As Ghana banking sector remains stable, Bank of Ghana keeps policy rate at 29%

The Bank of Ghana Monetary Policy Committee has maintained the policy rate, the basic interest rate at 29 per cent.

In a press statement, the central bank says broadly, the banking sector among other things, remains stable, despite the elevated credit risks.

It noted that bank’s liquidity and profitability positions have continued to improve, indicating that out of a total of 23 banks, more than half are fully capitalised and have no need for recapitalisation.

“Most of the outstanding banks have met more than two thirds of the required recapitalisation over a three-year period within one year as at the end of 2023,” it said.

According to the Governor of the Bank, Dr Ernest Addison, fiscal policy implementation so far has been broadly consistent with targets under the IMF ECF-supported programme.

“Although the primary fiscal balance target for 2023 was attained, the fiscal assessment is made on commitment basis. This will require vigilance to ensure that commitment control is effective in 2024. Revenue flows in the first two months of the year are lower vis-a-vis targets, and expenditures have been fast-paced driven largely by clearance of arrears in the energy sector. It is expected that revenue flows will pick up in March as the deadline for filing tax returns in April approaches,” he said.

He indicated that, after decelerating sharply in 2023, the pace of disinflation has slowed in the first two months of the year.

“Although inflation rose slightly in January 2024 and edged down in February, the latest inflation forecast suggests a slightly elevated profile from the possible upward revision in transport fares, adjustment in utility tariffs, higher ex-pump prices, and some pass through of exchange rate depreciation. Overall, risks to inflation are slightly on the upside and will require close monitoring,” he said.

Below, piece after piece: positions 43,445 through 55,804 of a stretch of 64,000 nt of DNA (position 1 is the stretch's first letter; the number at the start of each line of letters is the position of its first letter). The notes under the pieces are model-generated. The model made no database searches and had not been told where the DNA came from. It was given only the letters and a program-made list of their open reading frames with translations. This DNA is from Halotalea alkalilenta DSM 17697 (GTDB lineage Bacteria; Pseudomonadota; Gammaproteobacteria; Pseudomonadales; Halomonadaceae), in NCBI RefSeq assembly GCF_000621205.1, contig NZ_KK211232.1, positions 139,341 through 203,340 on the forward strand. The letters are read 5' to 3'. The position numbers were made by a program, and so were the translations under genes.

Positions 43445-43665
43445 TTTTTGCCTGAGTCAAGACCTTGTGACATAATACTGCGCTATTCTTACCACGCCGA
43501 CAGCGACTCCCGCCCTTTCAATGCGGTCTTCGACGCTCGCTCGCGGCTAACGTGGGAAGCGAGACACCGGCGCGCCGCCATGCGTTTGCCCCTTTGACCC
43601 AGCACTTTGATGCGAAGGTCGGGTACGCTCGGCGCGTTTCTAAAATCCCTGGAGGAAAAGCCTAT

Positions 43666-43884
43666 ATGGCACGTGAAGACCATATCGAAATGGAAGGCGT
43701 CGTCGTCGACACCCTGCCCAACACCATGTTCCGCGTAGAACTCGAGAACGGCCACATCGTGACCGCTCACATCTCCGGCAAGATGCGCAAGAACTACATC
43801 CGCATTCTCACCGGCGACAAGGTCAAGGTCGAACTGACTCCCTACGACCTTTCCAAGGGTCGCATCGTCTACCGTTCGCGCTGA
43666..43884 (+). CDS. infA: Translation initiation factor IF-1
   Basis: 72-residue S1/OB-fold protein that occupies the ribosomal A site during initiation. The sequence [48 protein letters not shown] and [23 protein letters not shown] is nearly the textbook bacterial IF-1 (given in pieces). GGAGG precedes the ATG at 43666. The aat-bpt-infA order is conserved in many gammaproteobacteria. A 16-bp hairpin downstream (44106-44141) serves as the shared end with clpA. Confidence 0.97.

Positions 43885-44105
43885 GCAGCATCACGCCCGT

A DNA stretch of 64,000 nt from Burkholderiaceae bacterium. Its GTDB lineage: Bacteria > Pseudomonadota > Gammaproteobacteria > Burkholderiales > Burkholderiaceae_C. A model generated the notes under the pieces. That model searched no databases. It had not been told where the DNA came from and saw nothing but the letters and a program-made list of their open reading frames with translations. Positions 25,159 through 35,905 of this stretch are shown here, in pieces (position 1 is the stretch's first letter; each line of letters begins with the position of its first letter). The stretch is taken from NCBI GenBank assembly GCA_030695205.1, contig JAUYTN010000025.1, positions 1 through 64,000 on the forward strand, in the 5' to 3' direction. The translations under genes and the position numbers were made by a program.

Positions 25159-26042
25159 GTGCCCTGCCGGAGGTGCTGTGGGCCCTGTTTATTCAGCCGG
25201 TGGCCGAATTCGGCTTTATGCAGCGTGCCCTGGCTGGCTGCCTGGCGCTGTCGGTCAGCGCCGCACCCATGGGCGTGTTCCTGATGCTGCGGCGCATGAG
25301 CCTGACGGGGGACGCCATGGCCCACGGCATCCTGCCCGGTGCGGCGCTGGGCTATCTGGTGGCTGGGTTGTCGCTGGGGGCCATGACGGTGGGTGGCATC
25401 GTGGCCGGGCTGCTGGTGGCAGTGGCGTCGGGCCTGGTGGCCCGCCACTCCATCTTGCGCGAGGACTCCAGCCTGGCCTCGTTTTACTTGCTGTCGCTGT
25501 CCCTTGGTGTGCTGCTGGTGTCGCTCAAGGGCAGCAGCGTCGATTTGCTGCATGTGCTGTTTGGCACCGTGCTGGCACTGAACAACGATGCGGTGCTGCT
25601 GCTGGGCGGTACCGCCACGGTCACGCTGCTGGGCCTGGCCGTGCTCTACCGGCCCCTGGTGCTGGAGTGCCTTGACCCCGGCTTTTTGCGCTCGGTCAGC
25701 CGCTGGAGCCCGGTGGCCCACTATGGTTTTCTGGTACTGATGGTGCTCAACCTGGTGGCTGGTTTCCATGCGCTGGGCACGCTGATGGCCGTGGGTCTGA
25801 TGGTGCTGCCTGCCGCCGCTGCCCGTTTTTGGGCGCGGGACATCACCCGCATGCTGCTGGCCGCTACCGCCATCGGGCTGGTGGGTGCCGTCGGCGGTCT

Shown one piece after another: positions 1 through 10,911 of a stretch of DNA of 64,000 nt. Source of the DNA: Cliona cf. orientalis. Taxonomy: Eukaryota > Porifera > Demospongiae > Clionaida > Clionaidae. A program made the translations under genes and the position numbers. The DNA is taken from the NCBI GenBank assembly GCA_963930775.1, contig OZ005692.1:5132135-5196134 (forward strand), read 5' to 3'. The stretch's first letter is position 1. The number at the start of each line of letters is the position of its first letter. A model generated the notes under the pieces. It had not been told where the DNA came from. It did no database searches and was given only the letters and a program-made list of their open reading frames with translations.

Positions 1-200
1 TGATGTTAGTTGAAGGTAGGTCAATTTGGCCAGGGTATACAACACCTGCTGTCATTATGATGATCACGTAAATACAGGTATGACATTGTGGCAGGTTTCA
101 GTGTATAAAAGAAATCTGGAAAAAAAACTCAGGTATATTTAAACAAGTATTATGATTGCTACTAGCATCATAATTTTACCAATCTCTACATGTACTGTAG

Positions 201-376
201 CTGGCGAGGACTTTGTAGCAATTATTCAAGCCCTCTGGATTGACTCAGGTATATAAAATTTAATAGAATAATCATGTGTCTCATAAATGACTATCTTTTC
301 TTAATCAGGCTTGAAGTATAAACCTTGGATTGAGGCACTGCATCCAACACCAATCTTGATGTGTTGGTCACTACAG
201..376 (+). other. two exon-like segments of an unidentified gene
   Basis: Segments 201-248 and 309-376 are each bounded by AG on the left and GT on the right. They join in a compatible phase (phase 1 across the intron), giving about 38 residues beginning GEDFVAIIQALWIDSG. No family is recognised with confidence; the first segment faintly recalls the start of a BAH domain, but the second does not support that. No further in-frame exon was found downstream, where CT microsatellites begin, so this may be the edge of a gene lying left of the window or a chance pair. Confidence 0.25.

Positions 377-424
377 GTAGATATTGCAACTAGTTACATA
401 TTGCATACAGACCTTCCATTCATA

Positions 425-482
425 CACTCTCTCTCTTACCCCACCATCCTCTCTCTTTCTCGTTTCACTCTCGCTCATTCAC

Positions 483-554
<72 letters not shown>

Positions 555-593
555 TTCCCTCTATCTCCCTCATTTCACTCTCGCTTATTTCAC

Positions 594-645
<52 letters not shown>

Dr Addison said given these considerations, the Committee decided to maintain the Monetary Policy Rate at 29.0 per cent.

He also said in the domestic economy, the growth outturn for 2023 was stronger relative to target.

“The fourth quarter GDP growth of 3.8 per cent was driven by all three sectors. The updated Composite Index of Economic Activity also improved further in January, following the upturn in December 2023, affirming the rebound in economic activity. This was supported by broad improvements in sentiments, amid improvement in the Purchasing Manager’s Index reflecting some uptick in business purchasing activity and new orders. Private sector credit, however, remained sluggish explained by the risk aversion of banks as asset quality weakened over the period.

External sector conditions remain positive, with improving reserve buffers. This notwithstanding, the exchange rate came under strong demand pressures in the first few months of the year. Looking ahead, however, inflows from the World Bank, the tight monetary policy stance, and a weaker US dollar from potential policy rate cuts in the US, are expected to support the relative stability of the Ghana cedi,” he said.

By Emmanuel K Dogbevi

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